Bishop also reiterated that I believe in some kind of value for established editor's edits over non-established ones. The key difference between my belief and the claim you guys are making is that, I believe in a level of trust of establsihed editors, not a level of inherent value for established editors' edits. I believe that if Barek edited Kuunavang's article to say she is immune to bleeding, that he, like any anonymous user, would have to provide proof. And if asked in a talk page to provide proof and he does not, I'd probably go cause bleeding on her myself and then RV his edit, then place a picture proving the bleeding on the talk page. On more subtle things like, someone rewords a paragraph I wrote in a mission walkthrough and I don't like it; I would argue why my wording is better, not why my edits are holy. Anyways, in my culture we say, burden of proof is upon the one who makes the claim, so go ahead. --Karlos 03:35, 7 August 2006 (CDT)
Personal attacks are not okay, and you're being unfair. Karlos' opinion may differ from yours, but calling him abusive is way over the top. -- Bishop icon2.png Bishop [rap|con] 03:58, 7 August 2006 (CDT)

I propose adding the following line: "Any decision made by administrators in these contexts will be clearly marked as administrative, to help users identify that there is something they need to abide to. Users are not expected to remember, or to know off the top of their head, who the administrators are. Nor should they need to second-guess whether a certain statement/action from a user-who-happens-to-be-an-admin is that user's decision as administrator, or just as another user." Without this specific clause, I don't think Karlos need to change any of his behaviorial patterns to stay on good terms with this policy d-: -User:PanSola (talk to the Follower of Lyssa.png) 11:04, 7 August 2006 (CDT)

*Runs into this discussion, looks around* Seems to me whatever is best for the wiki and it's continued success is what everyone should be concerned about and I believe that to be true. To show my less than elegant side, "Opinions are like buttholes, everyone has one." As long as the information on the wiki is correct and this place falling apart, who cares about petty differences or opinions? I know I wouldn't be here if it wasn't fun for me. -Gares 12:25, 7 August 2006 (CDT)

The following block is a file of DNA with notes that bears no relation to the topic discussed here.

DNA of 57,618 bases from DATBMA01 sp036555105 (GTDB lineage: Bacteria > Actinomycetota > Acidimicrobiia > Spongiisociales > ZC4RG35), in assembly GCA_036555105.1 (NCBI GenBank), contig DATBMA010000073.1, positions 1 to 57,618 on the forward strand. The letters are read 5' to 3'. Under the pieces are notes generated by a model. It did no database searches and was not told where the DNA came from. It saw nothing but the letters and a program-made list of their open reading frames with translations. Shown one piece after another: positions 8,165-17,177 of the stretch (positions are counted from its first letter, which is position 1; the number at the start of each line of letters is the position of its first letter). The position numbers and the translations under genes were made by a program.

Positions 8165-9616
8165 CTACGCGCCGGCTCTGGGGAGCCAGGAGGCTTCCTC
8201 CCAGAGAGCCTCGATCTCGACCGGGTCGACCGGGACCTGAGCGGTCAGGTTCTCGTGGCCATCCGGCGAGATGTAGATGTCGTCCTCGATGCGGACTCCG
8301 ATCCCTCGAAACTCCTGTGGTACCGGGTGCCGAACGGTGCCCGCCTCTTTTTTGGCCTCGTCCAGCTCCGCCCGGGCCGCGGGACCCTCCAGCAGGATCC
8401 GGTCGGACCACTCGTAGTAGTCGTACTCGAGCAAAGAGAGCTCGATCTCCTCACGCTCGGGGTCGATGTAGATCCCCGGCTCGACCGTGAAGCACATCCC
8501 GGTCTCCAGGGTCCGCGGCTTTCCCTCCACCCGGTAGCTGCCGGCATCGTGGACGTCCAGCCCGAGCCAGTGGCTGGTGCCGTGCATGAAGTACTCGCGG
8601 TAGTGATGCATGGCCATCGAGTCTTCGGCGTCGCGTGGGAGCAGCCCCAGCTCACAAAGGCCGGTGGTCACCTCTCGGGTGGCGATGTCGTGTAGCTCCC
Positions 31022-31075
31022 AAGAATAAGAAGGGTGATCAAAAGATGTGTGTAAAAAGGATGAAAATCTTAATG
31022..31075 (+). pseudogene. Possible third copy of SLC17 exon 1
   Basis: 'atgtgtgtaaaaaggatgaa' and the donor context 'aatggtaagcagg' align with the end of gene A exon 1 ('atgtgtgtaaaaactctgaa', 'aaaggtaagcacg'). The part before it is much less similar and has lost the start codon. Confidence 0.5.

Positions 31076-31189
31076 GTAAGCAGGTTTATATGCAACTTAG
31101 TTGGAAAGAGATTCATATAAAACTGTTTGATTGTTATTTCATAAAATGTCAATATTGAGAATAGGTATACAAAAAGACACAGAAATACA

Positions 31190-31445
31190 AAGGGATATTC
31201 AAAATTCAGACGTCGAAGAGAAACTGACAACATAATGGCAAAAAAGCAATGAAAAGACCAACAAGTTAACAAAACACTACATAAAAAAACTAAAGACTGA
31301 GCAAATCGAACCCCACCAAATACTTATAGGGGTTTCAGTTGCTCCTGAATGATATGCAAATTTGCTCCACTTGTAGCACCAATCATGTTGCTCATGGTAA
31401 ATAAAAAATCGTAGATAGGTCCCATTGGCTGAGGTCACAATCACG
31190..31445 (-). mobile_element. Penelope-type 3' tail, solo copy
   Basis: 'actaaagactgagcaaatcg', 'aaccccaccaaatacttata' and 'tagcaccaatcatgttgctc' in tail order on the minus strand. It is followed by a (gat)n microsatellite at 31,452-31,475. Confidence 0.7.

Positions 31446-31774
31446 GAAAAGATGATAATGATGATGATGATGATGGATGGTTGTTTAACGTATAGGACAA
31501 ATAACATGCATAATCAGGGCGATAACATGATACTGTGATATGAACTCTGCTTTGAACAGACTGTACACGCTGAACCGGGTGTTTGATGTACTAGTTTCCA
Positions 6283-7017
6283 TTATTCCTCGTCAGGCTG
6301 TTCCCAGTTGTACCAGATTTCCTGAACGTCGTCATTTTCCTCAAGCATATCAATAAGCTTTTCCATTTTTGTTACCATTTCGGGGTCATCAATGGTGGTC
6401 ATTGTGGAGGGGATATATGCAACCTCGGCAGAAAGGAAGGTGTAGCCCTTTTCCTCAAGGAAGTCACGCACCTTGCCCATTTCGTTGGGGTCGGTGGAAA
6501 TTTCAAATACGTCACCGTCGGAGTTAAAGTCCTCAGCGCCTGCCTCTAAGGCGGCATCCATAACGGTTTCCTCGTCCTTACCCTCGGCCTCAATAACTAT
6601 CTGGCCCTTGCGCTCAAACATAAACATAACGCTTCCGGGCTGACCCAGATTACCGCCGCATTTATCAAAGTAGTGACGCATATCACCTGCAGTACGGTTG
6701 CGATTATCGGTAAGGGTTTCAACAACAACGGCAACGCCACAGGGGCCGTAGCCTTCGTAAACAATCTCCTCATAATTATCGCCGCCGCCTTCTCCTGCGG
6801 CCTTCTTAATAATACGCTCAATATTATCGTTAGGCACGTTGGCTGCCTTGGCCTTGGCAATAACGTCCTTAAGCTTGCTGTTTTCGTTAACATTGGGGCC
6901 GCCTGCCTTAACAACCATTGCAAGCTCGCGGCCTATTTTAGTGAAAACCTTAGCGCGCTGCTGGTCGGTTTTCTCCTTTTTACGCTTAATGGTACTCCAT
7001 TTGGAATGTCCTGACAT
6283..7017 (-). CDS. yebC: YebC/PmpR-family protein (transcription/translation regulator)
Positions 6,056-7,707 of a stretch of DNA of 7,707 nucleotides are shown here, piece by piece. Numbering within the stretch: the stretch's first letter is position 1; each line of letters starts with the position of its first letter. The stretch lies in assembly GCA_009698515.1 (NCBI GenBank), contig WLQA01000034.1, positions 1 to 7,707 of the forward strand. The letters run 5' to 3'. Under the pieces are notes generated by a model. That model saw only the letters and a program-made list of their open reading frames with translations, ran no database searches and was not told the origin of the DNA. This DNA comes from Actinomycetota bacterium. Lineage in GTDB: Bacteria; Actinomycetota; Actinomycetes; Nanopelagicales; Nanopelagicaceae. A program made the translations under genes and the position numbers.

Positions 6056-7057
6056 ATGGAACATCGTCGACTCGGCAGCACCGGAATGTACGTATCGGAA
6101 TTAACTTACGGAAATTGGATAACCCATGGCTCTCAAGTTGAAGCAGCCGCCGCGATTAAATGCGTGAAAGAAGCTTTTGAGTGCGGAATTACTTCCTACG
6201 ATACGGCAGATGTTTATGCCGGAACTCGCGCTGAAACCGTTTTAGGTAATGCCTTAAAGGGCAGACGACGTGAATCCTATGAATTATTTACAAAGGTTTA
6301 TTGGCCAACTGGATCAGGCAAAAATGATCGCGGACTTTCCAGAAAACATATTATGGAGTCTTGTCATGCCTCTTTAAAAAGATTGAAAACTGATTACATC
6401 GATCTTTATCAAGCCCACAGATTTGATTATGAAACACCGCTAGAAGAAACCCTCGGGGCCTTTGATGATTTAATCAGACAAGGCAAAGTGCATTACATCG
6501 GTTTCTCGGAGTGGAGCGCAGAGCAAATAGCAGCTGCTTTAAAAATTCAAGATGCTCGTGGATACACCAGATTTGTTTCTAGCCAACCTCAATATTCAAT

I agree with PanSola, this would at least make it clear for users as well as illustrate if an admin is throwing his weight around just to have his way. --Karlos 01:05, 8 August 2006 (CDT)

edit without discussion[]

moved from Template_talk:Policy

Taking away the mediator role from admins when we're just now discussing that very issue isn't all that "minor". It may turn out to be the right thing to have done, but still that makes this template be as wrong as that was. --◄mendel► 23:14, 25 September 2008 (UTC) What's wrong here is that I express my displeasure with Auron's edit indirectly, by editing in a faraway place, instead where the discussion should be taking place, namely, Auron's talkpage. In that I am following Auron's lead, who with his edit weighs in on the debate going on at Warwick's RfA without actually posting there. Please don't construe that as intentional bending of rules or customs to make a point, I've just now realized that this is what I am doing. --◄mendel► 23:29, 25 September 2008 (UTC)

With all due respect, AUNC is an old and forgotten (and somewhat obsolete) policy that I doubt anyone but you remembers, so I hardly think it will have any effect on the RfA, except that now you brought it up. Entropy Sig.jpg (T/C) 02:32, 26 September 2008 (UTC)
Yes, this ole' maid that is cited in nearly every power debate is definitely never remembered by anyone. Felix Omni Signature.png 02:42, 26 September 2008 (UTC)
The only recent example I can remember of this being explicitly brought up is Warwick's RfA. Entropy Sig.jpg (T/C) 02:49, 26 September 2008 (UTC)